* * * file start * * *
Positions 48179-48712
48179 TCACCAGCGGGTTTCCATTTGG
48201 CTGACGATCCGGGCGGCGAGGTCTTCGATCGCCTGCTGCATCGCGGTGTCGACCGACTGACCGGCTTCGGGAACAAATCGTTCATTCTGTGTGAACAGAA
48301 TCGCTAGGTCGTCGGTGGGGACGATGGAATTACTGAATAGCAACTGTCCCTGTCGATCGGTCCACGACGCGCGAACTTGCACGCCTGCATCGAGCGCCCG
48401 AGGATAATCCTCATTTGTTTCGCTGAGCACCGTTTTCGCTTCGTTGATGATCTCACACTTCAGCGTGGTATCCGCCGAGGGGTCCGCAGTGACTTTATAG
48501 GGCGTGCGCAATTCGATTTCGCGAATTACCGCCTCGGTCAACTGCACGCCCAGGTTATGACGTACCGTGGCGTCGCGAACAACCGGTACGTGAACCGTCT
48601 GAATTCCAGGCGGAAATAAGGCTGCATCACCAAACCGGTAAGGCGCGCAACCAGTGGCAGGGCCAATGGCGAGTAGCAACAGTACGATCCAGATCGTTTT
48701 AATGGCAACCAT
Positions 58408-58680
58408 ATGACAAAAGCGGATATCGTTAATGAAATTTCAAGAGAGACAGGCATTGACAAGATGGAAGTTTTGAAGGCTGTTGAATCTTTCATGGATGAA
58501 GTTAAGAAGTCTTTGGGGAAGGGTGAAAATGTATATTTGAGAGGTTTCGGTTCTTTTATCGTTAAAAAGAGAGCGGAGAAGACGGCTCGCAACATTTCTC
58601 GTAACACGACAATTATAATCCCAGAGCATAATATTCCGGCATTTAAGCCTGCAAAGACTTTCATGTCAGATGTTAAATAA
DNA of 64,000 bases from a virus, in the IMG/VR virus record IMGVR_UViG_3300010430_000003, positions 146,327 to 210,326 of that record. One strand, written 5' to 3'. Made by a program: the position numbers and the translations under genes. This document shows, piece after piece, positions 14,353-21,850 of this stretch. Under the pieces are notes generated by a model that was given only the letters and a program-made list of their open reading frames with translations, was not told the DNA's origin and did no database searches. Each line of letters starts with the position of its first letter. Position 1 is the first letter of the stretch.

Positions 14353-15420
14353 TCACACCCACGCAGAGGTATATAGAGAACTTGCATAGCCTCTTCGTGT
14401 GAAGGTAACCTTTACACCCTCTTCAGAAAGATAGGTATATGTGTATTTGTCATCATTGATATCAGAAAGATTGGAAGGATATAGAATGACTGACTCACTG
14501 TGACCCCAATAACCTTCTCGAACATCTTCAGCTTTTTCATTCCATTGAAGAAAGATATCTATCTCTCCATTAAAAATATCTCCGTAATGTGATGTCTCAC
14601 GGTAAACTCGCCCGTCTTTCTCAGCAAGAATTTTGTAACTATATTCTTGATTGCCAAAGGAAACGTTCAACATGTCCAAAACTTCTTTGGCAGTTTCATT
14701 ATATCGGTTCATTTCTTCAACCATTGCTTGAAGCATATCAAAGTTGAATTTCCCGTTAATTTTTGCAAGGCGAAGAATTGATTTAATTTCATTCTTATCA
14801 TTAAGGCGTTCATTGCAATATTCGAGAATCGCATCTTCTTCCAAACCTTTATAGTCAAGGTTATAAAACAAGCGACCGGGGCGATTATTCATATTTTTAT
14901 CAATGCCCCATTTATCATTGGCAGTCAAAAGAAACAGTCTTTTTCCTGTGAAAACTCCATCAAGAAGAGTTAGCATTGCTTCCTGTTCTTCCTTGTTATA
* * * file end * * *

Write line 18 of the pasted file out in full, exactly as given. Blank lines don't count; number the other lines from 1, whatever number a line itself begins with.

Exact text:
14601 GGTAAACTCGCCCGTCTTTCTCAGCAAGAATTTTGTAACTATATTCTTGATTGCCAAAGGAAACGTTCAACATGTCCAAAACTTCTTTGGCAGTTTCATT